Author(s): Voma C, Romani AMP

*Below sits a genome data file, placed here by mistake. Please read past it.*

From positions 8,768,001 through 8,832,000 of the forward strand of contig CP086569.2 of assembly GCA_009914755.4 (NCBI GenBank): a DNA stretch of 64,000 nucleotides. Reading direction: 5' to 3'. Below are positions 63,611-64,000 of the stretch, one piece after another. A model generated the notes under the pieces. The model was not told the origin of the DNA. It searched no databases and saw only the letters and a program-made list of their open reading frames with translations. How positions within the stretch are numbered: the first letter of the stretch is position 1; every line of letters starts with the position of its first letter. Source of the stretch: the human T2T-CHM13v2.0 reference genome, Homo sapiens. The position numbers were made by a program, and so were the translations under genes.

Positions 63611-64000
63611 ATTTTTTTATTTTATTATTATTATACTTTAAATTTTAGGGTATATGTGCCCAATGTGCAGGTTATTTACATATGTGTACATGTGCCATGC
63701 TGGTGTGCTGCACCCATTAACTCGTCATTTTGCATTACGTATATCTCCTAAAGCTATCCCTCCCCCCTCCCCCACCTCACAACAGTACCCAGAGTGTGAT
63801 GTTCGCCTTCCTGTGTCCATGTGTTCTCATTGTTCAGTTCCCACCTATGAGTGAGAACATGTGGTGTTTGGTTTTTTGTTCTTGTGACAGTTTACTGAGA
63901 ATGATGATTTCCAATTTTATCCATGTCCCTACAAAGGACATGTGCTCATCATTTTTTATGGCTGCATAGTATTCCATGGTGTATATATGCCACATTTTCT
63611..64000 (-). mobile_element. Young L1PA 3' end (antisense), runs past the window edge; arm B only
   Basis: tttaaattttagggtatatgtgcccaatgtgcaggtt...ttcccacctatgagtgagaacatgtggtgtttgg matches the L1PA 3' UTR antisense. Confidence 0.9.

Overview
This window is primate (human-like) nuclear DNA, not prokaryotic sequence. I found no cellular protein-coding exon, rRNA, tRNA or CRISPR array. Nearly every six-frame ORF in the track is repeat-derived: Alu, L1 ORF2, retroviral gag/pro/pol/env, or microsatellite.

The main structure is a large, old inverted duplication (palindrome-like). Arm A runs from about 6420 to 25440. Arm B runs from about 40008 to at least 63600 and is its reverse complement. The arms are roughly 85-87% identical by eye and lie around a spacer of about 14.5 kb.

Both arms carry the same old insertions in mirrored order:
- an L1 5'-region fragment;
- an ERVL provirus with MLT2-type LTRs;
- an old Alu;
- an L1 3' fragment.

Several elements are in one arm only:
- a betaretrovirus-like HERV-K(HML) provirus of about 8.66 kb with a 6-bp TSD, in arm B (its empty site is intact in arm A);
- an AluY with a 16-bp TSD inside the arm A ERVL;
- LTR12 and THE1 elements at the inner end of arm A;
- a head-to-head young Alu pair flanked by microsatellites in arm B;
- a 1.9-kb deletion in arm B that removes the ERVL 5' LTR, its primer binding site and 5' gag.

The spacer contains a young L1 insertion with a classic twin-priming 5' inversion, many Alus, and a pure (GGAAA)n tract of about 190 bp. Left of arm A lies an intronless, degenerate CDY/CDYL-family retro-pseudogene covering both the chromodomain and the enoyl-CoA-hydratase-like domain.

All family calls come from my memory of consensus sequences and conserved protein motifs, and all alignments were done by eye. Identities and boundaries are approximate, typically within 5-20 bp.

The liver comprises of hepatocytes, biliary epithelial cells, stellate cells (or Ito cells), Kupffer cells, sinusoid endothelial cells, and pit cells [1,2]. Most of the clinically quantifiable liver functions such as metabolic processes and protein synthesis take place within the hepatocytes, while non-hepatocyte cells are responsible for other functions including inflammatory response (Kupffer cells), collagen deposition (Ito cells), and cell orientation [2-5]. Regulation of blood glucose is one of the main functions exerted by the liver. The organ contains a dynamic storage of glycogen that is rapidly dismissed into the circulation as glucose to maintain glycemia and support brain functions. Hence, hepatocytes are enzymatically specialized to switch rapidly between glycogenolysis and glycogenosynthesis based upon hormonal stimuli and metabolic conditions.
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